• NTHL1 gene mutations are associated with colorectal polyposis, as well as other noncancerous and cancerous tumors. Mutations in this gene are recessive, which means if both parents carry it, you have a 25% chance of developing it.

It is important to note that these genes are newly described. The exact risks for cancer and polyps are still being investigated.

Hamartomatous Polyposis Genetic Conditions

Hamartomatous polyps, also called hamartomas, are noncancerous polyps that have an overall low risk of developing into cancer. There are several types of hamartomatous polyposis syndromes.

Peutz-Jeghers Syndrome (PJS)

PJS is a hereditary condition that may be found in people who develop polyps in their gastrointestinal tract. People with PJS are more likely to develop other types of cancer, including breast, stomach, and pancreatic cancers, and specific types of tumors in the ovaries, cervix, and testes. People with PJS often have small dark freckles on certain areas of the body, including around the mucus membranes, which may fade as a person gets older.

The gastrointestinal polyps that develop in PJS are called hamartomatous Peutz-Jeghers-type polyps. They grow mostly in the small intestine, colon, and stomach. The polyps can sometimes cause gastrointestinal bleeding, obstruction, and pain in the belly.

PJS is caused by a mutation in the STK11 gene. People with a first-degree relative (a parent, sibling, or child) with PJS have a 50% chance of having inherited the STK11 mutation.

We recommend that people with PJS pursue specialized cancer surveillance examinations and possibly consider risk-reducing procedures.  We recommend that people who have these mutations talk to a genetic counselor or doctor experienced in the care of people with PJS.

Juvenile Polyposis Syndrome (JPS)

JPS is a hereditary condition that causes polyps in the gastrointestinal tract. The gastrointestinal polyps that develop in JPS are called hamartomatous juvenile-type polyps. The polyps grow mostly in the colon, stomach, and small intestine. The polyps can sometimes cause gastrointestinal bleeding, obstruction, and pain in the belly.

The word “juvenile” does not refer to the development of the polyps during childhood — it refers to the specific subtype of polyp that develops. People with JPS are more likely to develop certain types of cancer, including colorectal, stomach, upper gastrointestinal, and pancreatic cancers.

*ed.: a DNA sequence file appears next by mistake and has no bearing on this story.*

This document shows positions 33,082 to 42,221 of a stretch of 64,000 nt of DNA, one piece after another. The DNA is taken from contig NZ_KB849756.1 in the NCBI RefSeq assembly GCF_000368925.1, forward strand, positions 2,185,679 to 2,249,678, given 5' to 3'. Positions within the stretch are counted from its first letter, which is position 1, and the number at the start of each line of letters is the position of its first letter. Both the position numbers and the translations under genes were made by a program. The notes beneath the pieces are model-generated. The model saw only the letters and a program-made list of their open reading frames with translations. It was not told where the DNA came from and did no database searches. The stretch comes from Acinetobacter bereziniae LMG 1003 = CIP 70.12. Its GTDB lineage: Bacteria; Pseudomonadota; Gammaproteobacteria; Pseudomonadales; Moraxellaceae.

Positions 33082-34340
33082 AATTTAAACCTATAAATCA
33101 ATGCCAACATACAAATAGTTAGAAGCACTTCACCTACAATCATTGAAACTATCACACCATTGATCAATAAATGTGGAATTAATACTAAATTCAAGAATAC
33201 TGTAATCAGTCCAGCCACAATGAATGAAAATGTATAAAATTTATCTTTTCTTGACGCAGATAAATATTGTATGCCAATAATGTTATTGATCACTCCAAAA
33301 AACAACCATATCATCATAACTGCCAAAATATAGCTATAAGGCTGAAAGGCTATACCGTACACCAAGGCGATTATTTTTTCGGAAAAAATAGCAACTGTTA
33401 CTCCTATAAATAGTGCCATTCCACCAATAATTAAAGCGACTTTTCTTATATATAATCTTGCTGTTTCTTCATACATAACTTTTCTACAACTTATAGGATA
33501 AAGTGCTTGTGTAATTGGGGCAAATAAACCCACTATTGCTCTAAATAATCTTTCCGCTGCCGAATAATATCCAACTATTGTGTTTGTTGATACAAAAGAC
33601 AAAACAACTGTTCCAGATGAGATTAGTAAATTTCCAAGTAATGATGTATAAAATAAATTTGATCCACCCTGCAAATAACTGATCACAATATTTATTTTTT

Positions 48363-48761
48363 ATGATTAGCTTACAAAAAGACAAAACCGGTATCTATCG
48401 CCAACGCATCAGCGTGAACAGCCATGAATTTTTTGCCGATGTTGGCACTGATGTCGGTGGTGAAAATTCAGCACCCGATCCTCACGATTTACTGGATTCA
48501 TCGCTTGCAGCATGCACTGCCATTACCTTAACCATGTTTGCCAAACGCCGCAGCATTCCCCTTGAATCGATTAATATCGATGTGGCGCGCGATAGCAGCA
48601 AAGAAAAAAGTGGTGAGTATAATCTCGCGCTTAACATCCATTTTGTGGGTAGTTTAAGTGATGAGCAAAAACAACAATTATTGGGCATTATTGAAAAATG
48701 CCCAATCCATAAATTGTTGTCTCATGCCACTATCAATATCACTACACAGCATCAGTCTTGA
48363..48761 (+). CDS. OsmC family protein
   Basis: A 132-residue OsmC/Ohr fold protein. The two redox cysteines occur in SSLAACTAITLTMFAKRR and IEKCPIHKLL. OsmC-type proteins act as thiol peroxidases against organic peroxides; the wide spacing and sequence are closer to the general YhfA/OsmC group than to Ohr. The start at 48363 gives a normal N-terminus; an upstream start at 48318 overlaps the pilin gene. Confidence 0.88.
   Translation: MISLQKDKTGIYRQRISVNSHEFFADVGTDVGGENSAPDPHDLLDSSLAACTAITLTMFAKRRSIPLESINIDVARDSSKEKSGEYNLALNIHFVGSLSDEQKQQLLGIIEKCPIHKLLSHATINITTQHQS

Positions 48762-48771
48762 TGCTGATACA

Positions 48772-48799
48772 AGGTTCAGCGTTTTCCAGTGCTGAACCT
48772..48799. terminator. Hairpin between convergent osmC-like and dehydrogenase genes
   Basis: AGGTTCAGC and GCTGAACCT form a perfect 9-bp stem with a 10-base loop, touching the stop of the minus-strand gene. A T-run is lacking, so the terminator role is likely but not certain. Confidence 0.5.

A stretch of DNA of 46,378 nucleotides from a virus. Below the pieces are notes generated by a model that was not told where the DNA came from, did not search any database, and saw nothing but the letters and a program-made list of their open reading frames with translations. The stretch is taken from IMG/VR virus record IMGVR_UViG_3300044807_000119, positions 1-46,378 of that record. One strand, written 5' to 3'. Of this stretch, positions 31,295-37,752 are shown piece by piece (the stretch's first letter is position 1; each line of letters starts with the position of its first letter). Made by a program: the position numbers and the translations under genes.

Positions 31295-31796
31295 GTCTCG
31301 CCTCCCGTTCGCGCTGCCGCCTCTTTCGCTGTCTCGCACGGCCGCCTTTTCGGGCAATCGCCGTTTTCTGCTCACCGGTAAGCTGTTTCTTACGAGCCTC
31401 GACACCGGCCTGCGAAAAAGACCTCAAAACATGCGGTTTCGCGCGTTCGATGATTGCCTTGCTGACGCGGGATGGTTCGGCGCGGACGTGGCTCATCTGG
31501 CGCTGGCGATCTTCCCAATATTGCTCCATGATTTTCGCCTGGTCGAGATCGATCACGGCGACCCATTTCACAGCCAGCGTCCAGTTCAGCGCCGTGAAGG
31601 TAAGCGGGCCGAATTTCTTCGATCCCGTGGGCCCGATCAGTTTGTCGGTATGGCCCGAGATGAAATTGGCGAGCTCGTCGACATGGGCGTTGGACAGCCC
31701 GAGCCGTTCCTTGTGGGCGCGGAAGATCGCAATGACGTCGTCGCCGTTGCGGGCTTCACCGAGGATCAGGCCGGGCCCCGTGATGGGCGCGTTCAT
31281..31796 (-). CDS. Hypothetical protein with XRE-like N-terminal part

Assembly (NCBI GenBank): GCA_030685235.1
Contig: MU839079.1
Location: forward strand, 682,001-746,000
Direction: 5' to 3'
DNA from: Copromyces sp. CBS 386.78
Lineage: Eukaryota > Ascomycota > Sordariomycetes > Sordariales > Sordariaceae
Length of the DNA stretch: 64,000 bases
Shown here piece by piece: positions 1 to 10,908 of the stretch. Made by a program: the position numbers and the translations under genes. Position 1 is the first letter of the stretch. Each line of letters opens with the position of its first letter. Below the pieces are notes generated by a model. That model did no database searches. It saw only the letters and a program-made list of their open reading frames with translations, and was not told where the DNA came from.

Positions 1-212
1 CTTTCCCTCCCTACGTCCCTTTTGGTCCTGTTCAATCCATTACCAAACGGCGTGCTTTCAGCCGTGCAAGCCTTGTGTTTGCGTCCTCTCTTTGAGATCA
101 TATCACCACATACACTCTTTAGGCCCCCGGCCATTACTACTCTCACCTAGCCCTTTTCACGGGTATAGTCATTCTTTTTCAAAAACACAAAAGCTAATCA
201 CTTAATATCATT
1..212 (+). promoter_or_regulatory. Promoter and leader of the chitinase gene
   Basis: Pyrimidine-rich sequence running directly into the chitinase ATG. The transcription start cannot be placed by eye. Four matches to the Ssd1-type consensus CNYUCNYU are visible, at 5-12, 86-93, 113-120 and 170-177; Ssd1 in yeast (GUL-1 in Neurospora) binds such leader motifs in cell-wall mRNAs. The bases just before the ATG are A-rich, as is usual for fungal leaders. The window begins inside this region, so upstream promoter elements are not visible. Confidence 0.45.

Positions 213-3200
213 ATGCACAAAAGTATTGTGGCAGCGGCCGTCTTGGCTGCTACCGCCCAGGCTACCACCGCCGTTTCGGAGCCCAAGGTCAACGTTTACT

A small group of people with JPS may also have a condition called hereditary hemorrhagic telangiectasia (HHT). People with HHT may have abnormal blood vessels in organs including the brain, lungs, and liver, which can cause bleeding, headaches, seizures, and other issues.

JPS is caused by a mutation in either the SMAD4 or BMPR1A genes. People with a first-degree relative (a parent, sibling, or child) with JPS have a 50% chance of having inherited the SMAD4 or BMPR1A mutation.

We recommend that people with JPS pursue specialized cancer surveillance examinations and possibly consider risk-reducing procedures. Individualized medical management recommendations should be discussed with a genetic counselor or doctor who is experienced in the care of people with JPS.

Cowden Syndrome

Cowden syndrome is a hereditary condition in which people are at risk for noncancerous and cancerous tumors of the breast, uterus, and thyroid. People with Cowden syndrome are also at risk of developing of hamartomatous polyps in the gastrointestinal tract. People with Cowden syndrome may have certain physical features, including a large head size (macrocephaly) and noncancerous lesions on the skin (trichelemmomas, lipomas, and papillomas).

Cowden syndrome may also be referred to as PTEN hamartoma tumor syndrome (PHTS), which encompasses variations of Cowden syndrome, such as Bannayan-Riley-Ruvalcaba syndrome (BRRS). People with Cowden syndrome may also have autism or developmental delays.

Cowden syndrome is caused by a mutation in the PTEN gene. People with a first-degree relative (a parent, sibling, or child) with Cowden syndrome have a 50% chance of having inherited the PTEN mutation.

We recommend that people with Cowden syndrome pursue specialized cancer surveillance examinations and possibly consider risk-reducing procedures. Individualized medical management recommendations should be discussed with a genetic counselor or doctor who is experienced in the care of people with Cowden syndrome.